114. Hamming It Up

There have been people who have told me that I must be great with children, because I’m so funny, or because I’m such a dramatic guy. I rarely reject a compliment, but whenever I accept that one, I try to correct the donor’s misconception. To me, it’s like saying I must be great at tennis, because I’m so good at chess. There are overlapping skills, but the two are really different games, and in fact, someone who doesn’t know how to play chess can still be great at tennis. Being funny and dramatic is fine, but it is neither a prerequisite nor a reliable advantage in working with children.
Some children do not deal well with pizzazz. They don’t know what to make of it, and it makes them uncomfortable. They would rather have things be calm and easy to understand. We funny, dramatic people need to adjust our approaches if we want to connect with these children. If we don’t, they will be overwhelmed by us, or tune us out. It took a few years of teaching for me to completely come to terms with this truth. But I’m glad I did, and so are some children.
Even on stage, it’s important to be aware of children’s different styles. My favorite children’s entertainers balance their acts so that children get some whimsy and some serenity. Some madness, and some method.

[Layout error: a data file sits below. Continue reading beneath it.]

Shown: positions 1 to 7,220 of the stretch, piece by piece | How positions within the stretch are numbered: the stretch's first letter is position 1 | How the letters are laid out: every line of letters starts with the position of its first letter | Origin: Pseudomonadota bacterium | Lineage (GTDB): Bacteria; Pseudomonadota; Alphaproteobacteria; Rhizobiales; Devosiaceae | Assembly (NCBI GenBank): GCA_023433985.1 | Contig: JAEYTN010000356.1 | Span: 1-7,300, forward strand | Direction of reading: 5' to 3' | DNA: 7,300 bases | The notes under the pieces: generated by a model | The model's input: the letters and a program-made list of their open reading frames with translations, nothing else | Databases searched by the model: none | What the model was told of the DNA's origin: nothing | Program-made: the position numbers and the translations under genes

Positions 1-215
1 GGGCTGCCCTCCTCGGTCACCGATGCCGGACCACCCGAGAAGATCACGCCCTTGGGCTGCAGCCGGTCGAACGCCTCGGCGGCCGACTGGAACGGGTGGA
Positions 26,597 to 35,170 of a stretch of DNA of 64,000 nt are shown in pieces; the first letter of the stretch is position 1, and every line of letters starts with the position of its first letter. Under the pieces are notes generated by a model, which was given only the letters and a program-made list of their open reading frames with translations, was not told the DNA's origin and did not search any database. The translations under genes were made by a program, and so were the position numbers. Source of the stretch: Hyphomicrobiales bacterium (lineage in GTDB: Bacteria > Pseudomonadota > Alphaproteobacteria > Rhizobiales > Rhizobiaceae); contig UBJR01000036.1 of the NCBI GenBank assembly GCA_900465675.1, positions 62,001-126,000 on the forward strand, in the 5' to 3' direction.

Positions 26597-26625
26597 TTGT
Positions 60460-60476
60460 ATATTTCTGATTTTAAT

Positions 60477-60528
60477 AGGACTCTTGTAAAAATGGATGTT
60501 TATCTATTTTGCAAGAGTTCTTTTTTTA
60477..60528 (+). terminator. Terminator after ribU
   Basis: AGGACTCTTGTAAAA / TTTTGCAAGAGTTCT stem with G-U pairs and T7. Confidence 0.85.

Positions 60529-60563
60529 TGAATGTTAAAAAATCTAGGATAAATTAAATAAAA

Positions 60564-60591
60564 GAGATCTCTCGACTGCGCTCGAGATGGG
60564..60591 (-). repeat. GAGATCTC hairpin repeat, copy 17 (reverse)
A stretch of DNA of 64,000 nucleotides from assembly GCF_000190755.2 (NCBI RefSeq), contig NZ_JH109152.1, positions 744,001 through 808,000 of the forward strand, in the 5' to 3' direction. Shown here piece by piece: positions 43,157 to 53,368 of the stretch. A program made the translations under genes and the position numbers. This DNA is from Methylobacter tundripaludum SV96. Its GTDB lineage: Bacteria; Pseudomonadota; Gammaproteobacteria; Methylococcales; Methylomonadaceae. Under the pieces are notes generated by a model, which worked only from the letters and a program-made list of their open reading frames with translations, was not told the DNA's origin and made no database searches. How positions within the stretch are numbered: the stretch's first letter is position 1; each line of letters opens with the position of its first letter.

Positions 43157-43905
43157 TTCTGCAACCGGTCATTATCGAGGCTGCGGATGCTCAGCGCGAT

I once read about a study that suggested that children get more out of listening to a story if it’s read in a calm, undramatic voice. Not monotone, but not the way I like to read to children – doing my W. C. Fields impression when I say Templeton’s lines in Charlotte’s Web, or imitating Alfred Hitchcock when I’m Thorin in The Hobbit. It was only one study, and it didn’t get me to change my style, but at least it got me to stop thinking teachers who just read the stories were doing it wrong. When children hear words, they paint pictures in their minds, and if the words are well-chosen, voice, facial expression, and body language may not be big factors.
This article is not meant to put down the hams of the world. We can be good teachers, too, and often are. Some children learn a lot from us. Rather, this article is meant to reassure the soft-spoken teachers who quietly care about children, and communicate that caring in their teaching. You don’t have to be a star to be in our show. You don’t even have to be in the show. You can just be there for the children.

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